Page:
Here's what venture capitalist Marc Andreessen says about Yahoo's (YHOO) naming Google (GOOG) VP Marissa Mayer as its new CEO: "I'm super happy for Marissa," he told Fortune managing editor Andy Serwer at Fortune Brainstorm Tech this afternoon in Aspen, Colorado.
If Yahoo had wanted a "sales-centric CEO," he noted, the board would have chosen insider Ross Levinsohn, who has been interim CEO since the board pushed out Scott Thompson earlier this year. Apparently, most Yahoo employees were betting that Levinsohn would secure the top job.
Will Levinsohn stay at Yahoo? The board hopes he does, especially since Yahoo's recent reorganizations have placed many of Levinsohn's followers in senior positions. Retaining Levinsohn will likely require masterful diplomacy by Mayer, who is the youngest woman ever to make Fortune's Most Powerful Women list. She ranked No. 38 on the list last year.
The other big question, of course, is whether Yahoo can be revived following unsuccessful runs by a series of CEOs including Thompson, Carol Bartz and co-founder Jerry Yang. "There have been very few web turnarounds," Andreessen noted, adding that one Silicon Valley turnaround proves it can be done. "Apple showed that tech companies can be turned around…spectacularly," Andreessen said. Though, he added, the highest standard for CEOs, Steve Jobs, is very, very hard to come by.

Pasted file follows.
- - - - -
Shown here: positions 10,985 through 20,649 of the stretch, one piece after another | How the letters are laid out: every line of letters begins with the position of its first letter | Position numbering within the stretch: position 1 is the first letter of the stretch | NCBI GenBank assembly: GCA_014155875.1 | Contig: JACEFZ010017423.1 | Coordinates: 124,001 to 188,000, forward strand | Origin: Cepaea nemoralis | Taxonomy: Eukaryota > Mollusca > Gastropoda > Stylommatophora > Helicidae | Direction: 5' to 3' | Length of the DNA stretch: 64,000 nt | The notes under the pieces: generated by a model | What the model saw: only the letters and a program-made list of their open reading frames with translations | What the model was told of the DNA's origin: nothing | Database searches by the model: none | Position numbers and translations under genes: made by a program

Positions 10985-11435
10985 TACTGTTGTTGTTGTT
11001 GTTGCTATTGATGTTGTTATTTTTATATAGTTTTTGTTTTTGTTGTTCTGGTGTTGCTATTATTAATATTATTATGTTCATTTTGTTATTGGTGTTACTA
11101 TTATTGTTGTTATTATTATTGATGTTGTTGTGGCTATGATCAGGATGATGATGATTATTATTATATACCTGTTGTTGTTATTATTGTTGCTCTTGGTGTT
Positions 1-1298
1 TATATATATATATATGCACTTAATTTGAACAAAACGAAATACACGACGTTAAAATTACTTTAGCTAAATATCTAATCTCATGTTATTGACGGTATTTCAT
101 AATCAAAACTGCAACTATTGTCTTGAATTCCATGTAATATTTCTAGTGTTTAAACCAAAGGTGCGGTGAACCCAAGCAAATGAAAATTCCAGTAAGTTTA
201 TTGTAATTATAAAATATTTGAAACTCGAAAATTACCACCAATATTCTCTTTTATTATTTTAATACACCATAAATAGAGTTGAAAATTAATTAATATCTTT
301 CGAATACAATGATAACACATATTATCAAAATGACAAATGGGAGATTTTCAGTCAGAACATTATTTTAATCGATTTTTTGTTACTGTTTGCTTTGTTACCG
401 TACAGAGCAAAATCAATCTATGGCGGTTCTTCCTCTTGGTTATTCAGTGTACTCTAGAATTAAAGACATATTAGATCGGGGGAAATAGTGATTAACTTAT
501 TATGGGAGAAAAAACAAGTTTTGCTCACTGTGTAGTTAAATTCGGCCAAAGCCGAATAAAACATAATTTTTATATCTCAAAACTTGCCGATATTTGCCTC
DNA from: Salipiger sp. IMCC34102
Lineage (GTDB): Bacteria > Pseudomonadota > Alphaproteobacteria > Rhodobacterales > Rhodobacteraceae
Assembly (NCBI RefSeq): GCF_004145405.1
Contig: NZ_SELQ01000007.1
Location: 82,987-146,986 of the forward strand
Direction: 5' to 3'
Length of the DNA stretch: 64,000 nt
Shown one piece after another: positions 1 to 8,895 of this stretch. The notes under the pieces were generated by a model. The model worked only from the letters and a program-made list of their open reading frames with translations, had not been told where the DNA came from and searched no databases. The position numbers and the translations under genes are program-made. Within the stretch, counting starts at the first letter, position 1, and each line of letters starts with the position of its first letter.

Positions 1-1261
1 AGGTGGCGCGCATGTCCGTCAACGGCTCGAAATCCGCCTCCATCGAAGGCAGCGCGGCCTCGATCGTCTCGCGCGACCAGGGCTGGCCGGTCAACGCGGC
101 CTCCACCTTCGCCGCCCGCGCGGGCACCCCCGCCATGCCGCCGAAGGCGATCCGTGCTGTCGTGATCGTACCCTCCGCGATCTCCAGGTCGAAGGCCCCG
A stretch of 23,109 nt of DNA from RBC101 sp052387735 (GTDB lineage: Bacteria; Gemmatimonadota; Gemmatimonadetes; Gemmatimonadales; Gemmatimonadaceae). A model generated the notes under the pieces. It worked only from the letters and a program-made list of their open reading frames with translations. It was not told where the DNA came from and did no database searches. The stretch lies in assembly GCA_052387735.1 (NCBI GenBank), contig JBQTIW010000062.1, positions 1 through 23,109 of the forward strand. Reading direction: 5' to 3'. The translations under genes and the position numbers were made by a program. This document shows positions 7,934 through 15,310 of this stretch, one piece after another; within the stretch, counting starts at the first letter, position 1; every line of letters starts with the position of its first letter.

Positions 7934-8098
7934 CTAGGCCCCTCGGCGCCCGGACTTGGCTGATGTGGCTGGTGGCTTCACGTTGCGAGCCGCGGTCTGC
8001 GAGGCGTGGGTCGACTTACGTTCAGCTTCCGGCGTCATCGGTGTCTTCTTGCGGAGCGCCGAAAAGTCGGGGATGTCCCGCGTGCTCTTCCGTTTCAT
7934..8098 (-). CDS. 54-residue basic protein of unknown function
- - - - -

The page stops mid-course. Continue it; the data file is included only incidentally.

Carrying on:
"The threshold for the release of the first product should be, 'What would Steve Jobs do?'"
-- Marc Andreessen, venture capitalist and Netscape co-founder, who often evokes Apple (AAPL)'s maestro CEO in his advice to entrepreneurs. Andreessen is quoted in the Fortune cover package, "Steve Jobs: CEO of the decade," hitting newsstands Friday. Fortune's retrospective of "all things Steve" includes timelines, online photo galleries, and testimonials from Jobs' friends and colleagues. MOREJessica Shambora, Writer-Reporter - Nov 5, 2009 5:45 PM ET
by Patricia Sellers
Ning CEO Gina Bianchini is getting lots of curious looks and occasional "Congratulations!" here at Fortune Brainstorm Tech. The news leaked this week that her start-up raised $15 million at a company valuation of...get this, $750 million.
That's a stunning number, and incidentally, she didn't ask for the new funding. On Tuesday night, before Bianchini and I both arrived here in Pasadena, California for Fortune's annual tech confab, we MOREPatricia Sellers - Jul 23, 2009 3:11 PM ET
Here's the new cover of Fortune.
Yes, former eBay (EBAY) CEO Meg Whitman is vying for her next big gig--governor of California--Ronald Reagan-style. She's got a Western look and a simple message: creating jobs, cutting government spending, and improving education. "The three-bucket theory," Whitman calls it, contending that corporate employees and voters as well need clear, memorable messaging from leaders of any kind.
The horse on the cover, Brandy, isn't Whitman's, but MOREPatricia Sellers - Mar 18, 2009 3:15 PM ET
I've gotten to know Gina Bianchini. She's the CEO of Ning, the Silicon Valley startup that supplies the infrastructure to help you build your own social networking Web site. Think Home Depot for the social-network set. The other day, she "introduced" me via e-mail to her chairman and financial backer, Marc Andreessen. I had to laugh and tell both of them that Marc and I actually had met before, though MOREPatricia Sellers - Aug 29, 2008 12:01 PM ET
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